This site will look much better in a browser that supports web standards, but it is accessible to any browser or Internet device.

This page contains background information for related exercises.
  • Printer-friendly version of this page
  • View related exercises
  • View bibliography and resources
  • A Guide to the Poetry of Shakespeare's Drama

    Content and exercises are available in English only.

    Teachers and students: read and print this page and then complete the following accompanying exercises:
    1. Tap the Text
    2. Found Meter
    3. Unearth the Verse
    4. Minimal Scripts in Iambic Pentameter

    1. "That would be scanned": Meeting Shakespeare's Meter

    We don't often think about it, but every time we open our mouths and speak a sentence or two we are spontaneously creating rhythmical compositions in silence and sound. These rhythms in speech arise out of the variations in emphasis we give to particular syllables in words and to particular words in sentences, as well as to the pauses we naturally insert to separate words, phrases and sentences into meaningful units of sound.  

    Some literary forms are more dominated by fixed patterns than others. In written texts the degree of orderliness in the word patterns distinguishes poetry from prose. Meter (from the Greek metron , "measure") is created when the emphasis given to words is set in a fixed pattern that is meant to be repeated at regular intervals. Meter is the single most distinctive characteristic of poetry. Works written in meter are known as verse.

    Verse forms in English poetry are classified according to

    1. the type of fixed pattern of emphasis they impose and
    2. the number of times in a single line of poetry these patterns are repeated.

    Let's look more closely at this idea of emphasis first.

    The most common emphasis pattern in English poetry is the iamb, which calls for a weak (unstressed) first syllable followed by a strong (stressed) second syllable. Many two-syllable words in English are pronounced in a way that follows this weak STRONG stress pattern: ob/serve; to/night; des/troy; es/cape; con/cern. It's a bit misleading to describe the weaker syllable in an iamb as "unstressed"--in order to be heard at all every spoken syllable must be given at least a little stress--but English as it is normally spoken demands that we place more emphasis on some syllables and less on others: dic/tion/ar/y; a/gain; in/tell/i/gence; loon/y. [Did you notice the natural iamb in this list?]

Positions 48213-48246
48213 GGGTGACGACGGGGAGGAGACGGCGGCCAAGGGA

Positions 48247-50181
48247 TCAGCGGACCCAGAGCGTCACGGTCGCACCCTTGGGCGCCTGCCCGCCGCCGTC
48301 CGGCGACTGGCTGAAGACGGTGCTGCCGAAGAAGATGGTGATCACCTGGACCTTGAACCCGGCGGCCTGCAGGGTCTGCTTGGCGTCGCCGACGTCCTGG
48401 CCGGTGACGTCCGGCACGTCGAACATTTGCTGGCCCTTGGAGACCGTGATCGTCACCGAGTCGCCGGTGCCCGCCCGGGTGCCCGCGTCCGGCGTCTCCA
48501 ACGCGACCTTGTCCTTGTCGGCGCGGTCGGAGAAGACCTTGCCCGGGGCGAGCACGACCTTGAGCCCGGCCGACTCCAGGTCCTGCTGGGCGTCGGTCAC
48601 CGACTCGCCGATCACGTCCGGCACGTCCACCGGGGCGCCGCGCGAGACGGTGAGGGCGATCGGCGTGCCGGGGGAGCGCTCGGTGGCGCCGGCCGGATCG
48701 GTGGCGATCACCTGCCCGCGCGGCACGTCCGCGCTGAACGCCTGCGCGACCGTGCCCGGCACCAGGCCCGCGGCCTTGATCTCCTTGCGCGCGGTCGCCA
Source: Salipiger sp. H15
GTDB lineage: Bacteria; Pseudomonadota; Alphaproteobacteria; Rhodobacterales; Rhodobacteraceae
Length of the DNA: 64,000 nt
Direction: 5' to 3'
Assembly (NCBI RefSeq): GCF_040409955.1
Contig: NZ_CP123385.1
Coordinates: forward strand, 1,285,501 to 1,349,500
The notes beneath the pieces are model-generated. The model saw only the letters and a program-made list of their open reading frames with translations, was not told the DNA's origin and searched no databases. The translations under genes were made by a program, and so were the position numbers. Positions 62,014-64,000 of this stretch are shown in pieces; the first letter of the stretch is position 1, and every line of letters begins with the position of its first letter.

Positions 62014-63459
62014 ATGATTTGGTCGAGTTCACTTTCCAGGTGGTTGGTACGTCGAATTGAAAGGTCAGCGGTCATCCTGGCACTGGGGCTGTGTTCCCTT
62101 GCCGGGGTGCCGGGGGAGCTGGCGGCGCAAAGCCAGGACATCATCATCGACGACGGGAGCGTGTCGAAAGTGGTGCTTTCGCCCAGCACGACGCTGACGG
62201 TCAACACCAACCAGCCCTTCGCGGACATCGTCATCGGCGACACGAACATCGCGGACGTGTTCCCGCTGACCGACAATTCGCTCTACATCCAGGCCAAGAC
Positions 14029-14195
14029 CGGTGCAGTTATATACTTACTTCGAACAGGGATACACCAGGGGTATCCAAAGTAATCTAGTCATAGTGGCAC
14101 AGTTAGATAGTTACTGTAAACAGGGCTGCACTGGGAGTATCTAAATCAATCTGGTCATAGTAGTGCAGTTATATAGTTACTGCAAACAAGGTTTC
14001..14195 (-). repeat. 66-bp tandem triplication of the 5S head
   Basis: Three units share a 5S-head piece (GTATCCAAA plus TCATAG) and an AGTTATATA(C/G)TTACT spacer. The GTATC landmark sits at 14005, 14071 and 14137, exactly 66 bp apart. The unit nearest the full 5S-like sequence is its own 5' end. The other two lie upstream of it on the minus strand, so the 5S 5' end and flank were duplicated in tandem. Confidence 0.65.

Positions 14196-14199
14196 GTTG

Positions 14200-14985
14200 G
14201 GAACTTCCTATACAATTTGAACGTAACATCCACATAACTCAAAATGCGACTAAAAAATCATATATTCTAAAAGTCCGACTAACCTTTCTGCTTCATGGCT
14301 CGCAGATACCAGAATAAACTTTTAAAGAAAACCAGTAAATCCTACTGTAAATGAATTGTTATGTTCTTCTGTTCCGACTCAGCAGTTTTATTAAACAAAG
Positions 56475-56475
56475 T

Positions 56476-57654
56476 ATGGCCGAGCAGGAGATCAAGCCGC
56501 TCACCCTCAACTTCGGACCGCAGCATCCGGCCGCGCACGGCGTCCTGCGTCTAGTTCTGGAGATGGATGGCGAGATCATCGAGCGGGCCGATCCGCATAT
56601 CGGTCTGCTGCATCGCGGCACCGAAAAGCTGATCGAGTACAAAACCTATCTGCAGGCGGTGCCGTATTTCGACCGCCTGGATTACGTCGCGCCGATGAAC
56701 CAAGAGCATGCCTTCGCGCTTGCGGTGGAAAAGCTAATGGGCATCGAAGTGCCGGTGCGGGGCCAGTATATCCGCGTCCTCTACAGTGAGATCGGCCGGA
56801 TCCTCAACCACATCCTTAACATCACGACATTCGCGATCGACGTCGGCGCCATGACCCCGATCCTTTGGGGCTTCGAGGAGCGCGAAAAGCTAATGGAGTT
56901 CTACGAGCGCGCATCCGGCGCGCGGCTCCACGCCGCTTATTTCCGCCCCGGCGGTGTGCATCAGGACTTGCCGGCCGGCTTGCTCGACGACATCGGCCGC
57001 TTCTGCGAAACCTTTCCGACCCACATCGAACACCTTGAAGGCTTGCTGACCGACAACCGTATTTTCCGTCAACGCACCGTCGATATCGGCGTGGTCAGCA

A fixed emphasis pattern, like the weak/STRONG pattern of the iamb, is called a foot. Repeating these basic units (feet) in a single line creates the particular type of meter. By far the most common metrical line in English is the pentameter --so called because it repeats its basic unit of emphasis five (penta) times. Here's a line from Alexander Pope written in iambic pentameter:

        A/bove, be/low, with/out, with/in, a/round
                ("The Temple of Fame," 458)

    Note how the closely the rhythm of the line above mirrors the iambic pentameter metrical pattern of

        weak STRONG/ weak STRONG/ weak STRONG/ weak STRONG/ weak STRONG/

    Most often this is not the case in Shakespeare's verse. The iambic pattern allows for a great deal of fluctuation in the intensity of the stresses from foot to foot. In the line

        But soft,/ what light/ through yon/ der win/dow breaks?*
    *This example appears in Timothy Steele's All the Fun's in How You Say a Thing

    the stressed syllables "soft", "light" and "breaks" call for a great deal more emphasis than do "yon" and "win". Try speaking the line as if the five stressed syllables are all equal and see what happens. Speaking an iambic pentameter line in a way that imposes a strictly equal stress pattern on all the stressed syllables makes it hard to understand the meaning of the words.